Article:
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Apartments and Swimming At Law Committee Meeting

A Cincinnati city attorney said there is a new management team in charge of a troubled Walnut Hills apartment complex.

Attorney Mark Manning also told Council's Law and Public Safety Committee Monday the Department of Housing and Urban Development (HUD) inspected The Alms Hill Apartments on Victory Parkway.

"The apartment scored a 49 out of 100," Manning said.  "Which means that it failed HUD's inspection and that there were critical life safety violations at the time when HUD went thru the building."

Among other things, the HUD inspection found exposed wiring, cracked walls, missing smoke detectors, and bedbugs in some units.

A city inspection earlier this year found several issues including mold, roaches, bedbugs and water damage from leaks.

Manning said the new management indicates the emergency items have been repaired; and work is underway on the other items.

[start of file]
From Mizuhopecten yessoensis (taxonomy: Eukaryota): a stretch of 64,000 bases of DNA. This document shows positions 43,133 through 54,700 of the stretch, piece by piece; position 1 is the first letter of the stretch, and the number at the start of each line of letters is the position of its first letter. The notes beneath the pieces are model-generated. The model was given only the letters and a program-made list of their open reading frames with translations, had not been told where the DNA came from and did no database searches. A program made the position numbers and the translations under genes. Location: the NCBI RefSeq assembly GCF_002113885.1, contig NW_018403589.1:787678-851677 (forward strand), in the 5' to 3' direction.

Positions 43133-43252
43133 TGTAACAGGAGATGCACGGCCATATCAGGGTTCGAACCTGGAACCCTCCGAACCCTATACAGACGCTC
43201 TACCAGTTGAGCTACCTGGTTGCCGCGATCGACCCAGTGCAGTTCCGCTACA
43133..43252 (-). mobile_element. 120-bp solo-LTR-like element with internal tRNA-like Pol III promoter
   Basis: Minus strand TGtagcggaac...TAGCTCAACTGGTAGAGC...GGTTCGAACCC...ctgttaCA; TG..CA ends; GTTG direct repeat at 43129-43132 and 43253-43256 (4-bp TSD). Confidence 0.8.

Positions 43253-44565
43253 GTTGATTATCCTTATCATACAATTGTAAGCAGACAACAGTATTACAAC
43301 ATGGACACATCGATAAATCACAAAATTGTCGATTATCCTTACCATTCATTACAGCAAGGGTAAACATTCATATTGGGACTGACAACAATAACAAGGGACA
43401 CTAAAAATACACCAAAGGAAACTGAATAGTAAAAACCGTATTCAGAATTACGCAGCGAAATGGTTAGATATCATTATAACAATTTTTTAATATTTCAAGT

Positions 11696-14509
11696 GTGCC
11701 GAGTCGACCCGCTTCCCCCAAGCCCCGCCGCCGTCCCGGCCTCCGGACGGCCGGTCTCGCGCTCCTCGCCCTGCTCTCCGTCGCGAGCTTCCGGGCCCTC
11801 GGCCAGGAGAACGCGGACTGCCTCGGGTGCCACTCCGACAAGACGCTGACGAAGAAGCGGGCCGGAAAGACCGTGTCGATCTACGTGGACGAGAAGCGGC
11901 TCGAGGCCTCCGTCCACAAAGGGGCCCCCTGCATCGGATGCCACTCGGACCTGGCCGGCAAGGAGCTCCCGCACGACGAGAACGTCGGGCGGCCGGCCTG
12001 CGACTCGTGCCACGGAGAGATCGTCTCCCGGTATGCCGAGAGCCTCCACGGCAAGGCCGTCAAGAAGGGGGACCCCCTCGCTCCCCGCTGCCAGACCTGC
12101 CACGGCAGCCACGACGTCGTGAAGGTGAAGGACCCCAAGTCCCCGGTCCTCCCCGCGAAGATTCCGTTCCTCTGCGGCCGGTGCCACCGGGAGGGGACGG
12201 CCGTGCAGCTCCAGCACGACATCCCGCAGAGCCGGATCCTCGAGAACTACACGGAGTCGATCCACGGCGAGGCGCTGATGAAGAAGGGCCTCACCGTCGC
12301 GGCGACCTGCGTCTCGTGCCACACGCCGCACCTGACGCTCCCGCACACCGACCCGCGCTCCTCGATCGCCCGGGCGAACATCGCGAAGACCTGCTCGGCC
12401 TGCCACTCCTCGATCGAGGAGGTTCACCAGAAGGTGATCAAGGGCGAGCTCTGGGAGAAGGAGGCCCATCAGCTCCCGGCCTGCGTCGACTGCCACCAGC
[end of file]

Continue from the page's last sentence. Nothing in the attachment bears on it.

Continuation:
The city is continuing litigation against the Alms owner in federal court.

Meanwhile, the Cincinnati Recreation Commission has recommended lowering the age children can swim unattended at city pools.

Right now it is 12 but it could drop to age nine. Prior to this year it was seven.

Acting Recreation Director Steve Pacello said the agency is trying to strike the right balance.

"Obviously, first and foremost, the safest atmosphere for our youth to enjoy the summer and provide those type of positive activities," Pacello said.  "But also access and determining what is a good age to be unaccompanied and coming into our swimming pools."

Council's Law and Public Safety Committee held a report on the age limit for two weeks.

Council member Kevin Flynn said he does have concerns.

"I would never have let one of my children at age nine into a pool, by them self, without myself or mom watching," Flynn said.

The city increased the age limit after a drowning incident last year.

Jay Hanselman brings more than 10 years experience as a news anchor and reporter to 91.7 WVXU. He came to WVXU from WNKU, where he hosted the local broadcast of All Things Considered. Hanselman has been recognized for his reporting by the Kentucky AP Broadcasters Association, the Ohio Society of Professional Journalists, and the Ohio AP Broadcasters.